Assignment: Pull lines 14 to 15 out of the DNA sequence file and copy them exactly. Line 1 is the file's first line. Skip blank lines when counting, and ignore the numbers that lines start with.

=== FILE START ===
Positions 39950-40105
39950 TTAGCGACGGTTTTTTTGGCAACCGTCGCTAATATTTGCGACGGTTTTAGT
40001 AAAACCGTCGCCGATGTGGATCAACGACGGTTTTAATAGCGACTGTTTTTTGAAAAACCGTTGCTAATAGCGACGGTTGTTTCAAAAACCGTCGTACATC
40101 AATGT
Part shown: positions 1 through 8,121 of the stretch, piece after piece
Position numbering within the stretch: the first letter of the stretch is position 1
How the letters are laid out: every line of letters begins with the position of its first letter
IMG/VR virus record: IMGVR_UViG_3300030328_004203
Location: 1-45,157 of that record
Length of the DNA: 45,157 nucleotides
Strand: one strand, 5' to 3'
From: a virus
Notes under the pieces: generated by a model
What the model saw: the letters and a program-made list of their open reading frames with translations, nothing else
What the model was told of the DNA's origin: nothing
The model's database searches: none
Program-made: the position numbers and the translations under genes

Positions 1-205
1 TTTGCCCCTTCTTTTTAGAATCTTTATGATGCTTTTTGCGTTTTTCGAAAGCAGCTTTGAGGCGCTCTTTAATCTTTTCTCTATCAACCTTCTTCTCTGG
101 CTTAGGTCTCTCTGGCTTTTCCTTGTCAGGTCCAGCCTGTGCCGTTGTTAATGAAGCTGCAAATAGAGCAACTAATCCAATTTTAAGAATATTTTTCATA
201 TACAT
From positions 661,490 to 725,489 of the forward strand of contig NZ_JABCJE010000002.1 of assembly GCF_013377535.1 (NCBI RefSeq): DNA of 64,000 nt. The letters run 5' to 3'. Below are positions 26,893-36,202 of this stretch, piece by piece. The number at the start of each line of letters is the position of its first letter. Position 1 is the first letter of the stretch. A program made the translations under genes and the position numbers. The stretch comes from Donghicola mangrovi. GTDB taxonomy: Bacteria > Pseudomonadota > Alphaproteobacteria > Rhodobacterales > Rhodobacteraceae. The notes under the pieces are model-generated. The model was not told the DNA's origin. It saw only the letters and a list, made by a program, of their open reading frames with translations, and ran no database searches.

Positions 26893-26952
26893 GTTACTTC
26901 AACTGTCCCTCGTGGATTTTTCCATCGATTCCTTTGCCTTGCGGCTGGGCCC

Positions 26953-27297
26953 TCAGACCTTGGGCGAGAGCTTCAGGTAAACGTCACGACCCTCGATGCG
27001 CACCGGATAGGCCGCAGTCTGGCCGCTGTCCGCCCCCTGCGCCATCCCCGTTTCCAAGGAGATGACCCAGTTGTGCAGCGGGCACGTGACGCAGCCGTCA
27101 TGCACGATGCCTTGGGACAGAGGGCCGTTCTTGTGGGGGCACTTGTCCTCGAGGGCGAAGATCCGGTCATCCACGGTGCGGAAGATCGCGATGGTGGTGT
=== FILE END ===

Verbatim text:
What the model saw: the letters and a program-made list of their open reading frames with translations, nothing else
What the model was told of the DNA's origin: nothing